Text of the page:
“The square itself was very reactive to what was going on. It was leading events but also reacting to events,” says Khalil, who notes that relevant signs would appear within hours of a new announcement or speech.
At home after a long day in Tahrir, she would look over her own pictures and ones by other photographers on Facebook and Flickr. One photo she found was the catalyst for making the book: a man with an eye-patch and a piece of paper taped to his forehead that read, “My eye won't be lost in vain.”
“I was incredibly moved when I saw that picture. This man has lost his eye and he's still standing in the square, determined,” says Khalil. It's one of the greatest sacrifices you can make. I thought, this has to be saved. You can't have people standing there making these sacrifices, holding up these messages and not have people aware of what they wanted and what they went through. This has to be remembered.”
It took three months poring over 7,000 pictures for Khalil to select the 150 images that make up the book. She was careful to select photos that reflect the different messages, the miscellany of people, materials used, and emotions felt. “Determination, grief, steadfastness and the wonderful humor that gave the protests their very Egyptian color,” Khalil adds.
And what made the experience uniquely Egyptian? “Tahrir was like all the good things about Egypt all at once in one place, the good humor of Egyptians, the patience, the determination, the overwhelming generosity, the creativity [and] intense spirit of cooperation and solidarity and camaraderie in a very Egyptian way,” Khalil says.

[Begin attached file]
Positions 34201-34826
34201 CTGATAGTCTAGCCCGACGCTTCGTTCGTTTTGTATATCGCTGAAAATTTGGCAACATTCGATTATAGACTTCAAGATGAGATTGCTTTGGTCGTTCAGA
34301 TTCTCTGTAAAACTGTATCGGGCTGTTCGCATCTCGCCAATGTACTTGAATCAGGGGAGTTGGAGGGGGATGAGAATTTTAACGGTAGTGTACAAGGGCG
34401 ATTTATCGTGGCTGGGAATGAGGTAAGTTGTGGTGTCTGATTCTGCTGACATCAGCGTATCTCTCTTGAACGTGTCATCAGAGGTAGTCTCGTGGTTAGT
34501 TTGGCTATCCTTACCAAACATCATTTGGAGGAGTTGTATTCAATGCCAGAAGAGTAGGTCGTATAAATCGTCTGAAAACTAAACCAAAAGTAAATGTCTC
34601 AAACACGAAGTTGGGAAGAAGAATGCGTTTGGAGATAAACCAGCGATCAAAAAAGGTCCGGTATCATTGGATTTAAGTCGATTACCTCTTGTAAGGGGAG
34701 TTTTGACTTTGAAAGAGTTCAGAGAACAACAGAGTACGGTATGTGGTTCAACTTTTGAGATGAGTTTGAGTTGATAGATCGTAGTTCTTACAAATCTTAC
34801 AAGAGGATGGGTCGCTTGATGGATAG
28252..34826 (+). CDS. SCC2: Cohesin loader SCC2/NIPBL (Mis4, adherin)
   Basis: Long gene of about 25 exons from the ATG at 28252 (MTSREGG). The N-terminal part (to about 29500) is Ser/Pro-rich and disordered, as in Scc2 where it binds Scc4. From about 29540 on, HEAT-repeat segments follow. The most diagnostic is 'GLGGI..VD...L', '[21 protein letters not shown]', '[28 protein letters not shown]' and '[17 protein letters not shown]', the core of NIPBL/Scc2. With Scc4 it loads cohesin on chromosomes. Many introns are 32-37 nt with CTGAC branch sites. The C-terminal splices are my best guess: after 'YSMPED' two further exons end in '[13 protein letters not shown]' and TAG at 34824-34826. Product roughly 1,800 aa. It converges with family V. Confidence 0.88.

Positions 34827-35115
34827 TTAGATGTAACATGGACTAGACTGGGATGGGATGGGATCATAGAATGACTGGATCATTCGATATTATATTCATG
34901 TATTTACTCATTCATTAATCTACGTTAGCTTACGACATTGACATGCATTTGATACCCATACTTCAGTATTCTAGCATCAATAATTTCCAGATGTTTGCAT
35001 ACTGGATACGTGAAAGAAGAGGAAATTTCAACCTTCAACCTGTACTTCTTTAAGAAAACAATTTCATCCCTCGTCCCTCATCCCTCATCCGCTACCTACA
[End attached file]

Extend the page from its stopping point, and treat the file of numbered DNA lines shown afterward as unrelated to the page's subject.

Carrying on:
“People tell me that the book makes them cry,” Khalil says. “That's a sign that it succeeded to some extent in transmitting what the experience of being in Tahrir was like.”
And the creativity we saw in the signs was just the beginning.
“When you lift a lid that was so tightly screwed on, it results in an explosion of creativity. We've seen that since February, creativity in approaching problems in new ways: community initiatives, spreading democracy and creating art.”
“Everybody's become an active citizen in one way or another and that's unleashing all kinds of creative potentials,” says Khalil.
Messages from Tahrir: Signs from Egypt's Revolution, edited by Karima Khalil and published by the AUC Press. All royalties from the book are donated to El Nadim Center for Rehabilitation of Victims of Violence, www.alnadeem.org/en


Clic here to read the story from its source.